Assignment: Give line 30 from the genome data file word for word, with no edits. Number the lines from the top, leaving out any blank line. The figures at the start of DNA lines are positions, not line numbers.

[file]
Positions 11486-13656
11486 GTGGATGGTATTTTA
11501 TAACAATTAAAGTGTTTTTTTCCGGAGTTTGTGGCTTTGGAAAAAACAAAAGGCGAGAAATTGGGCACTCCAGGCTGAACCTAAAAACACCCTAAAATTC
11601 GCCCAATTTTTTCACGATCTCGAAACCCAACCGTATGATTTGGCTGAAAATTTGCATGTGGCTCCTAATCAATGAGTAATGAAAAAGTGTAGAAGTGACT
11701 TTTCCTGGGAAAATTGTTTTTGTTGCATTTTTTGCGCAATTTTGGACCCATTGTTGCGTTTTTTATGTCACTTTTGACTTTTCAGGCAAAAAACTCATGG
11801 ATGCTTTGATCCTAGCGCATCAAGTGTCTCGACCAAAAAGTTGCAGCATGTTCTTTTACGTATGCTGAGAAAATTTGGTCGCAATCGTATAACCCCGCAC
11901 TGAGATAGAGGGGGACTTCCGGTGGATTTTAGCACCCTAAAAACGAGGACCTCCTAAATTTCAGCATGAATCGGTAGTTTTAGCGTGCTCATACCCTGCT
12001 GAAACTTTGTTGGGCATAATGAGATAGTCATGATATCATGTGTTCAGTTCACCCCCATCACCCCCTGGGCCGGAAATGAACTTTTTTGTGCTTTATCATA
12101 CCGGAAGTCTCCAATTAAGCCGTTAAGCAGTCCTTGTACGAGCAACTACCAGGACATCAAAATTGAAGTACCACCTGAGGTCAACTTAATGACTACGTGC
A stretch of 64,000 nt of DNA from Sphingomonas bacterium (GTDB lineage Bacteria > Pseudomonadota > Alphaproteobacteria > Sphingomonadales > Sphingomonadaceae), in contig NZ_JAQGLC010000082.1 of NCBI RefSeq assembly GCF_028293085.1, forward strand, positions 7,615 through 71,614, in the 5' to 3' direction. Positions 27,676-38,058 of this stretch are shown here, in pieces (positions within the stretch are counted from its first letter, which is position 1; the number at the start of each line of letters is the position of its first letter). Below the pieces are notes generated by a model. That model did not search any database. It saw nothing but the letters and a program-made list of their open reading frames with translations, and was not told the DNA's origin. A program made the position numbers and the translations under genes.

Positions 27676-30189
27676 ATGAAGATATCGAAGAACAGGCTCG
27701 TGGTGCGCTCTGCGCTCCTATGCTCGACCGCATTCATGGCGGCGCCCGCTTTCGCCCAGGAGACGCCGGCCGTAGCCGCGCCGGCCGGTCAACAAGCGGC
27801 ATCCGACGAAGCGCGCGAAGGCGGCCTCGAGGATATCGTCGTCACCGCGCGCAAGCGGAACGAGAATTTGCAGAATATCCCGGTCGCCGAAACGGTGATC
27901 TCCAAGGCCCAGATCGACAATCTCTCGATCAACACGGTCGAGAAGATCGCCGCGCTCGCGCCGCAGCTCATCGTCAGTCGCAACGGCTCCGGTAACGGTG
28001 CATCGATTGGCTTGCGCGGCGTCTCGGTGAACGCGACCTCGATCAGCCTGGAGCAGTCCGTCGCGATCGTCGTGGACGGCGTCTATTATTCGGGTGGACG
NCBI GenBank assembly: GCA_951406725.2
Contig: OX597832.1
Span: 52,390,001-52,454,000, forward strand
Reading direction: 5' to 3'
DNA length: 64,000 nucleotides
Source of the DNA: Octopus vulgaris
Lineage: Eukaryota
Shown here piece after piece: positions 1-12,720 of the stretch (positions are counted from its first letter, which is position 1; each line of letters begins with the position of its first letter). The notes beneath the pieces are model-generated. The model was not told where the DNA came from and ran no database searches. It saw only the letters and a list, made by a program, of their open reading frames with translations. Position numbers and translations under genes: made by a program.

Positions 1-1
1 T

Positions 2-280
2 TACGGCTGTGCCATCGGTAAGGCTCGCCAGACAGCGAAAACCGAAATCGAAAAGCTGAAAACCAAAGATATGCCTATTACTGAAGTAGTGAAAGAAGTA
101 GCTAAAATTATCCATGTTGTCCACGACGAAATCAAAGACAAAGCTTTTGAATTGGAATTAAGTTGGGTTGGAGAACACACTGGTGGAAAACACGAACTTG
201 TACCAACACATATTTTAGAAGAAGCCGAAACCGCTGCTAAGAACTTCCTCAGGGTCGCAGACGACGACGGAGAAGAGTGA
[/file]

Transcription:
201 TACCAACACATATTTTAGAAGAAGCCGAAACCGCTGCTAAGAACTTCCTCAGGGTCGCAGACGACGACGGAGAAGAGTGA